can facilitate. Many of the websites link to each other revealing
the communities of advocates and activists that the Internet can
help sustain. These websites also showcase the Internet's function
as a clearinghouse for information.
(Men for Change website. Men For Change is a Canadian group "dedicated
towards promoting positive masculinity and ending sexism and violence."
Men For Change also links to numerous other websites in Canada and
in the United States.)
(Men Can Stop Rape - was the Men's Rape Prevention Project. MCSR
provides resources to universities, agencies, and organizations
to address sexual assault. They offer trainings and outreach programs.)
(MSV's website offers numerous articles about male entitlement,
sexual assault, domestic violence, and the intersections of race,
class, gender, and sexual orientation.)
(Jackson Katz's website contains information on his video Tough
Guise: Violence, Media, and the Crisis in Masculinity and offers
information about his Mentors in Violence Prevention Program.)
(Tulane Men Against Rape website)
(University of Rochester's Men Against Sexual Assault website)
(Haverford College's Men Against Sexual Assault and Rape website.
MASAR's website details its on-campus campaigns to raise awareness
about sexual assault.)
Organization for Men Against Sexism)
The Internet has functioned as a medium where advocates for children
have gathered to respond to the problem of child pornography. Activists
have used the Internet as a medium for creating coalitions of advocates
and for reporting child pornography to officials. These links represent
just some of the many groups that are devoted to combating this
(ACPO is devoted to stopping the exploitation of children on the
Internet. They focus on preventing the spread of child pornography
and on educating organizations and law enforcement on combating
(A website that encourages the reporting of websites containing
(The FBI's website devoted to child pornography.)
(Another website for reporting child pornography.)
Furthermore, the Court's recent virtual child pornography decision
suggests another arena where online activism might prove extremely
important. To read about responses to the Court's decision, see:
The Internet was also used as a way of forming a coalition of activists
when thousands of Internet users protested Yahoo's decision to sell
pornography. In December 2000, Yahoo created an online store devoted
to selling pornographic videos and DVDs. Just a few months later
after receiving over 100,000 emails from Internet users, Yahoo decided
to remove the portion of its website that sold pornography and to
stop accepting advertisements from pornographic websites. In May
2001, Yahoo decided to make it more difficult to find sexually explicit
chatrooms and online clubs. Click here for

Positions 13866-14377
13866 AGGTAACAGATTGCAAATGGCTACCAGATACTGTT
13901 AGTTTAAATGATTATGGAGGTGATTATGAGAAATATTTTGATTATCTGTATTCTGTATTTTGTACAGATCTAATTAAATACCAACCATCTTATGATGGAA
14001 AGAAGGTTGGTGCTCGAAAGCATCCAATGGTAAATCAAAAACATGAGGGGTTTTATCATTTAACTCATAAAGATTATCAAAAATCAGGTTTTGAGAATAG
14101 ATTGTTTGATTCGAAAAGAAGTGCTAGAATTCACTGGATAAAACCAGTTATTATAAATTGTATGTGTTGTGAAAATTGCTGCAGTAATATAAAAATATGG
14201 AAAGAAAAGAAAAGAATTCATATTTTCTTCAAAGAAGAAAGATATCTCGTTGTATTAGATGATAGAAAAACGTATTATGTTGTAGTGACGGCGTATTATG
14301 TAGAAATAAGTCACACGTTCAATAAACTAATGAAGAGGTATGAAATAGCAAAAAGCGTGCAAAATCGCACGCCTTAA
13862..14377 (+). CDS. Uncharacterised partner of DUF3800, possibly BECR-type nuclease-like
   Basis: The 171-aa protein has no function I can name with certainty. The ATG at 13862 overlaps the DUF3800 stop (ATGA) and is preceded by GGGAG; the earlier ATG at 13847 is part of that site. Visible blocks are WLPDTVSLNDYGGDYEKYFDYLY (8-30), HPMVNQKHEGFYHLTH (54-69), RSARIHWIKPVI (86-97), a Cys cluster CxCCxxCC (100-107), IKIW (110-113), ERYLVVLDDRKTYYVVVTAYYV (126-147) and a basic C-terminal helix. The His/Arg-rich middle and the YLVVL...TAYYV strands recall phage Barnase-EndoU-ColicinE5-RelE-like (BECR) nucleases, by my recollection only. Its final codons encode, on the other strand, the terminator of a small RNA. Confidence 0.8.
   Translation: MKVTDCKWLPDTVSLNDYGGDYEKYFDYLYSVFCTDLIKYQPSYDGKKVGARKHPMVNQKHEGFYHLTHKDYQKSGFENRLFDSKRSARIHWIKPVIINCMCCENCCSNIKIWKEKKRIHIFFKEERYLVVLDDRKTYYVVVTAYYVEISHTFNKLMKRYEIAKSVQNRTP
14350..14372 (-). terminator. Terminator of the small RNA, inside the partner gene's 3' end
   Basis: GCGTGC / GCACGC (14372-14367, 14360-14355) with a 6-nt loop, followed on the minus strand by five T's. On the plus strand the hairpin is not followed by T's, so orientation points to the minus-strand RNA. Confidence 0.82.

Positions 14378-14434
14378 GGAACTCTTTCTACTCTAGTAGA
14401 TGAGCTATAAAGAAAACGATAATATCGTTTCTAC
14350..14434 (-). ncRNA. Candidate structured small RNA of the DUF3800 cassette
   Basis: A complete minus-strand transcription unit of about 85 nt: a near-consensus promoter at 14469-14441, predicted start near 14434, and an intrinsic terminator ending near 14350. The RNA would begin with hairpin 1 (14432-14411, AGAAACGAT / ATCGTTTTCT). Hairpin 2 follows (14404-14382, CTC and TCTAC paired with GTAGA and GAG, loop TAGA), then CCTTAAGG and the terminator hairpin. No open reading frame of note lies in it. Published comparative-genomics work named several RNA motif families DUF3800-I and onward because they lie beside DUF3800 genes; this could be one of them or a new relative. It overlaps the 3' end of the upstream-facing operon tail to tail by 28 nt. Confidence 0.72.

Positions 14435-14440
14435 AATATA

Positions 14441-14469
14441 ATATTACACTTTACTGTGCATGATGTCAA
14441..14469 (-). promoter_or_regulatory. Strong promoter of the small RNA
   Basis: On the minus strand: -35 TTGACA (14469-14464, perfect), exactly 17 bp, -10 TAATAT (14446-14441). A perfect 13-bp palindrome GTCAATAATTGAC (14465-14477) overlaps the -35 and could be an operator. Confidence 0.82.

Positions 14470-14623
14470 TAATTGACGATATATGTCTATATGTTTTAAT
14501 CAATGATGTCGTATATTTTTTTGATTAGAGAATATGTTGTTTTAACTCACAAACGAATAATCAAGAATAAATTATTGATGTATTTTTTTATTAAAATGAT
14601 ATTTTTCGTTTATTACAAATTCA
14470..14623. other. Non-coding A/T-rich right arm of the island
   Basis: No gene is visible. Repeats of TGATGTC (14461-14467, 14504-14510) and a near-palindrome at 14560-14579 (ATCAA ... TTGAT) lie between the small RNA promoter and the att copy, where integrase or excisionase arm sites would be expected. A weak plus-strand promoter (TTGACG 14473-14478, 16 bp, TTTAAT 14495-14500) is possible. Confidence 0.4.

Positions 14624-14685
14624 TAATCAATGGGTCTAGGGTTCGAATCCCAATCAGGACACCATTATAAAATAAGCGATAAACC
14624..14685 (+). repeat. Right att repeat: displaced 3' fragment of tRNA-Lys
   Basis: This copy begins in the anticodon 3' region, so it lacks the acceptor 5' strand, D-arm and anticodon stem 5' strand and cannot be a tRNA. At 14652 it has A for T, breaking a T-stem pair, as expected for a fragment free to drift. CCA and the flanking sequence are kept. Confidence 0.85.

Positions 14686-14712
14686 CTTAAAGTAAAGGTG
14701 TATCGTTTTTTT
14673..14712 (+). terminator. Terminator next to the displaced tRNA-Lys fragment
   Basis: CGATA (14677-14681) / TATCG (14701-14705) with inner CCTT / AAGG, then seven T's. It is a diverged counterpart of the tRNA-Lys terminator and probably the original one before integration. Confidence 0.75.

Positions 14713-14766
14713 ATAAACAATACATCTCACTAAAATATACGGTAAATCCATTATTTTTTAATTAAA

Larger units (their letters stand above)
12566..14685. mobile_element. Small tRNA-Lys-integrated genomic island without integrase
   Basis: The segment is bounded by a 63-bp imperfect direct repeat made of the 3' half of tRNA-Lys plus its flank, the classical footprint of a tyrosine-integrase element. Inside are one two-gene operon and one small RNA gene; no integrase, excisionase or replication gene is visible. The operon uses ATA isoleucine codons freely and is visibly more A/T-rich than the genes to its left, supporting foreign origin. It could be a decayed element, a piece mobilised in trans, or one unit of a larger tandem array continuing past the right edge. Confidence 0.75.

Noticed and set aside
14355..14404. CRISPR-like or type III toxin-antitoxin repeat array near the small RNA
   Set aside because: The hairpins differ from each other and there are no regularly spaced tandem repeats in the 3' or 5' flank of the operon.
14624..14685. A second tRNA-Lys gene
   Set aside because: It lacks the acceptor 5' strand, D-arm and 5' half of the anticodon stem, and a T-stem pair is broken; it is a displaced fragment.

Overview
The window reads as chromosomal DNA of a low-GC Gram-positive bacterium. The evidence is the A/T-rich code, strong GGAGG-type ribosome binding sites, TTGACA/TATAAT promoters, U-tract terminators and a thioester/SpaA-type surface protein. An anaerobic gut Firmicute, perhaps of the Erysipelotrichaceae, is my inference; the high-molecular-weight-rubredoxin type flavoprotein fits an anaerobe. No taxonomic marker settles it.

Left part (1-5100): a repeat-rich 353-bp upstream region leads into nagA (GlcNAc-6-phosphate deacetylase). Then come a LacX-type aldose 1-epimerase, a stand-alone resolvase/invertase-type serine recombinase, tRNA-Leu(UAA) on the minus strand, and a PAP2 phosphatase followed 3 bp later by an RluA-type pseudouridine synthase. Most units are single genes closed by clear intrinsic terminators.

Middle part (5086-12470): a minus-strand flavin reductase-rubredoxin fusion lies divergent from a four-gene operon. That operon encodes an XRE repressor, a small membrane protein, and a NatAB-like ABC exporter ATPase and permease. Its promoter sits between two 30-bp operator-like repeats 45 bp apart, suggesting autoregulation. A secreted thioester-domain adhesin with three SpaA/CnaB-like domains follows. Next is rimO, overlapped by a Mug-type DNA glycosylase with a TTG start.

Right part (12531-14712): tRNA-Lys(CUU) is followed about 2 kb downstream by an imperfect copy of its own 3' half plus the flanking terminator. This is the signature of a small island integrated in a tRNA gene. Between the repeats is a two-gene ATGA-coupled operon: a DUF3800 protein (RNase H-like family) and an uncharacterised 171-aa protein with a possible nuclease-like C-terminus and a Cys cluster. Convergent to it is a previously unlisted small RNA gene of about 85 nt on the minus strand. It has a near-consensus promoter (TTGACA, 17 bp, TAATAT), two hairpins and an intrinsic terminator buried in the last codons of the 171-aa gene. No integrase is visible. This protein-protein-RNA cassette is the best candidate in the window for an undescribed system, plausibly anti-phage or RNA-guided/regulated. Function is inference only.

an article about Yahoo's decision.
One of the unique aspects of sex trafficking is how easy it would
be to track down the traffickers through the information given over
the Internet. By seizing, for example, the Internet files of a trafficker,
law enforcement could easily track the people who used the services
through their credit card information. One example of a site being
disabled was examined in Module Three
called "Welcome to the Rape Camp." That site was taken
down by Thai authorities after complaints received.
Thanks in part to a strong Internet presence, in recent years the
anti-trafficking movement has attracted the attention of major donors,
government organizations, and the media. In an effort to eliminate
the trade in women and children and take back the Web from the sex
industry, anti-trafficking organizations, sex workers rights groups,
government agencies, and international bodies have made available
information about the scope and dimensions of the problem. Their
campaigns seek to raise awareness of typical trafficking patterns
and abusive practices in the sex industry among both women and children
at risk of being trafficked and the general public. Click
here for an annotated list of groups. To date, most of these
websites offer a wealth of information about trafficking, but aside
from soliciting donations, they fail to offer concrete suggestions
Consider the following site:
Please read through the site. Then, discuss any potential problems
you see with this site.
What might we do to about this site? Can they legally engage in
stalking? Can the Internet be used to perpetuate blatantly illegal
activities? What can law enforcement do about this? Does the woman
have any rights in this situation?
Think creatively about your solution to this problem. We will consider
implementing a strategy suggested by the participants-so here is
a chance to do something concrete and meaningful. Good luck!
Go to the Discussion